Id. This case requires us to decide a different issue involving the odor of marijuana emanating from a vehicle—namely, whether a law enforcement officer who detects an odor of marijuana emanating from a vehicle with multiple occupants has reasonable articulable suspicion that the vehicle’s occupants are armed and dangerous, and thus may frisk—i.e., pat down—the vehicle’s occupants for weapons.” (Id. at 378).
 –
 Quote 2:
…”We reaffirm our holding in Robinson, 451 Md. at 98–99, 152 A.3d 661, that the odor of marijuana alone gives rise to probable cause to search a vehicle because the odor of marijuana indicates that the vehicle contains contraband or evidence of a crime. We hold that, where an odor of marijuana emanates from a vehicle with multiple occupants, a law enforcement officer may frisk, i.e., pat down, an occupant of the vehicle if an additional circumstance or circumstances give rise to reasonable articulable suspicion that the occupant is armed and dangerous. Stated otherwise, for a law enforcement officer to have reasonable articulable suspicion to frisk one of multiple occupants of a vehicle from which an odor of marijuana is emanating, the totality of circumstances must indicate that the occupant in question is armed and dangerous. An odor of marijuana alone emanating from a vehicle with multiple occupants does not give rise to reasonable articulable suspicion that the vehicle’s occupants are armed and dangerous and subject to frisk.” (Id. at 379).
 Quote 3:
…”For the Fourth Amendment’s purposes, a “seizure” of a person is any nonconsensual detention. See Barnes v. State, 437 Md. 375, 390, 86 A.3d 1246, 1255 (2014). There are two types of seizures of a person: (1) an arrest, whether formal or de facto, which must be supported by probable cause; and (2) a Terry stop, which must be supported by reasonable articulable suspicion. See Barnes, 437 Md. at 390, 86 A.3d at 1255. During a Terry stop, for the sake of the safety of the law enforcement officer and others, a law enforcement officer may frisk a person who the law enforcement officer has reason to believe is armed and dangerous. See Sellman v. State, 449 Md. 526, 541–42, 144 A.3d 771, 780–81 (2016).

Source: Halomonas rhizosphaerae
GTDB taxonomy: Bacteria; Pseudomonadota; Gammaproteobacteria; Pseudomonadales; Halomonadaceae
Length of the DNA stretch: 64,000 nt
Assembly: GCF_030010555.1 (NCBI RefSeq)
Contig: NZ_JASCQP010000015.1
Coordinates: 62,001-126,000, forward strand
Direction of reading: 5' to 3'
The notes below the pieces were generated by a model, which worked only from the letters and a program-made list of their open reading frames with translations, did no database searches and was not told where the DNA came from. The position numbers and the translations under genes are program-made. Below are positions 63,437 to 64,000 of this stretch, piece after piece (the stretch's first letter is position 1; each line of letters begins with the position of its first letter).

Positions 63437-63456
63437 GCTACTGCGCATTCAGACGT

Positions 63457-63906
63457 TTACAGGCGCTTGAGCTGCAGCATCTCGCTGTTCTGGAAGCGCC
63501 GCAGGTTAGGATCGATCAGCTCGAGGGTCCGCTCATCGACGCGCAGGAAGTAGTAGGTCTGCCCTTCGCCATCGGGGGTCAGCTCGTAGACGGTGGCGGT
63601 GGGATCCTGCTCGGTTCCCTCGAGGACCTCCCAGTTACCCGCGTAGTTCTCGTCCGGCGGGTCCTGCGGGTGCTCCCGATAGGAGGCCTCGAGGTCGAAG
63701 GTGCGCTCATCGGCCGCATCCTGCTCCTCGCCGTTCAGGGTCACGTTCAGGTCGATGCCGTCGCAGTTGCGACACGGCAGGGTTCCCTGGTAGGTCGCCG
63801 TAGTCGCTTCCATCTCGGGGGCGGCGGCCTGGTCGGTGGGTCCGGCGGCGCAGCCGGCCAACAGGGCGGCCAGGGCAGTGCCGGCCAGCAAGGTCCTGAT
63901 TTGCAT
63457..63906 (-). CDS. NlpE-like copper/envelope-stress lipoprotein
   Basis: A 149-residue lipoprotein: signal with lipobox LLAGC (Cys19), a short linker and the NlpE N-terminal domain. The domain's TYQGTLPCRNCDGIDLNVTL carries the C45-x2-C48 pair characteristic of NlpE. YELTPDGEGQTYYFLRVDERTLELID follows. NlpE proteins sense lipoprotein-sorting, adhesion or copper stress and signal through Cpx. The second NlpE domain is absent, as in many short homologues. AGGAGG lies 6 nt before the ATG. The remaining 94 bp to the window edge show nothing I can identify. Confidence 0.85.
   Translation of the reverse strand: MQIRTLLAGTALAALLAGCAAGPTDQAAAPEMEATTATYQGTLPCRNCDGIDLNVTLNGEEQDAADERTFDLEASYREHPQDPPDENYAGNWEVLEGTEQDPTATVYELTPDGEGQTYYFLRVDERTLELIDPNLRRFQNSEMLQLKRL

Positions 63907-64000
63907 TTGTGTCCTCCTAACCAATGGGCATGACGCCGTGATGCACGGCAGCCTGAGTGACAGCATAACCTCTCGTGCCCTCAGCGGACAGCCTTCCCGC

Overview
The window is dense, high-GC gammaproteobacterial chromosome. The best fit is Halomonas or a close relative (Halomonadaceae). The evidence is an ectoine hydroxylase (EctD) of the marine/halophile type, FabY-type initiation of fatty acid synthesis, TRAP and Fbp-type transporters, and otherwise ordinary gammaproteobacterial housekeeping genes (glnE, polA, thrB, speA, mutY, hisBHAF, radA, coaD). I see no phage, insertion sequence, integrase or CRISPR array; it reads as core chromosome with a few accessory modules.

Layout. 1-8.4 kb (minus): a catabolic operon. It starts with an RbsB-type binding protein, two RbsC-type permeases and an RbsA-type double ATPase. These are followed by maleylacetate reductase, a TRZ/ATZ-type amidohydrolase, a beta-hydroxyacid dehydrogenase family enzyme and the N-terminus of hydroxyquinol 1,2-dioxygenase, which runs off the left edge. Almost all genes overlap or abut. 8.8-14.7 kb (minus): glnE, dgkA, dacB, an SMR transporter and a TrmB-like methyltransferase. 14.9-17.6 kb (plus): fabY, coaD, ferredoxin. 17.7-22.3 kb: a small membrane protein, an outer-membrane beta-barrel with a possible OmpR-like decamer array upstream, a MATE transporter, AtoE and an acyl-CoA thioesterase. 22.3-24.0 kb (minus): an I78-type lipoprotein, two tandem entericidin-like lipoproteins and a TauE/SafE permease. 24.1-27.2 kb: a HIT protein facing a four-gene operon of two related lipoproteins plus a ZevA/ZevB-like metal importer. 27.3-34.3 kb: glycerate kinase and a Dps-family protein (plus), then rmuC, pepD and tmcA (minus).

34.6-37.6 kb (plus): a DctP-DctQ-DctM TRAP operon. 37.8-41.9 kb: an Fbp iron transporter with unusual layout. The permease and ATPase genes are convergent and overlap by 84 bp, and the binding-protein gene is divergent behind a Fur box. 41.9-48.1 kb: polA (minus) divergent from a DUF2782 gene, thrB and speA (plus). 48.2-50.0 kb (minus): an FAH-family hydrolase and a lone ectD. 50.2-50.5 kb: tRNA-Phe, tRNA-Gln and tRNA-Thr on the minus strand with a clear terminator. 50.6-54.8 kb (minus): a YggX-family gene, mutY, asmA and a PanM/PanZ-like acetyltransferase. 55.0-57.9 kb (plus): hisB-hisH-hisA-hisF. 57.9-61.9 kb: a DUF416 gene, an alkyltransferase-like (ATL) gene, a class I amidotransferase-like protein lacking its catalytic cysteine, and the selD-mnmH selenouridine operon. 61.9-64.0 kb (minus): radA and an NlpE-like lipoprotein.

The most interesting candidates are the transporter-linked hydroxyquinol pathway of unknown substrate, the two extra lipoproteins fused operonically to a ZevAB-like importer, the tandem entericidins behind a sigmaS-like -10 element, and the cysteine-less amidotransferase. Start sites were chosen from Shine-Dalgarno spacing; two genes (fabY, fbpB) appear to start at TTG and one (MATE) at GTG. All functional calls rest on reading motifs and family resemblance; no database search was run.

–
A law enforcement officer has reasonable articulable suspicion that a person is armed and dangerous where, under the totality of the circumstances, and based on reasonable inferences from particularized facts in light of the law enforcement officer’s experience, a reasonably prudent law enforcement officer would have felt that he or she was in danger. See id. at 542, 144 A.3d at 781. Because a court considers the totality of the circumstances, the court must not parse out each individual circumstance; in other words, a court must not engage in a “divide and conquer” analysis. See id. at 543, 544, 144 A.3d at 781, 782. Indeed, a circumstance may be innocent by itself, but appear suspicious when considered in combination with other circumstances. See id. at 544, 144 A.3d at 782.
 –
Reasonable articulable suspicion is a commonsense, nontechnical concept that depends on practical aspects of day-to-day life; as such, a court must give due deference to a law enforcement officer’s experience and specialized training, which enable the law enforcement officer to make inferences that might elude a civilian. See id. at 543, 144 A.3d at 781. That said, although reasonable articulable suspicion is a lesser standard than probable cause, it must be greater than an inchoate and unparticularized suspicion or hunch. See id. at 543, 144 A.3d at 781. And, a law enforcement officer may not frisk a defendant simply because the law enforcement officer initiated a lawful traffic stop. See id. at 545, 144 A.3d at 782.” (Id. at 386-387).
Posted in - 4th Amendment, -- B.B.'s. Brief Briefs

Other Crimes Evidence and Witnesses. Sessoms v. State.

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Brief Brief. Sessoms v. State, 357 Md. 274 (2000).

Issue: The test for admitting other crimes evidence, under Maryland Rule 5-404,  does not apply to other crimes or wrongs committed by anyone other than defendant.

Quote:

“We hold that the test for admitting other crimes evidence in criminal proceedings enunciated in Faulkner generally does not apply to crimes, wrongs, or acts committed by someone other than a criminal defendant. The other crimes evidence rule is a court-created standard designed to ensure that a defendant is tried for the crime for which he or she is on trial and to prevent a conviction based on reputation or propensity to commit crimes, rather than the facts of the case. Because this rule is premised upon protecting an accused from undue prejudice, it does not apply to exclude other crimes evidence involving alleged actions by others testifying in the criminal proceedings. This is especially so when the evidence is crucial to the defense in a criminal proceeding and concerns impeachment of a witness with a possible prejudice, bias, interest, or motive to falsely testify.” (Id. at 294).

Posted in - Evidence, -- B.B.'s. Brief Briefs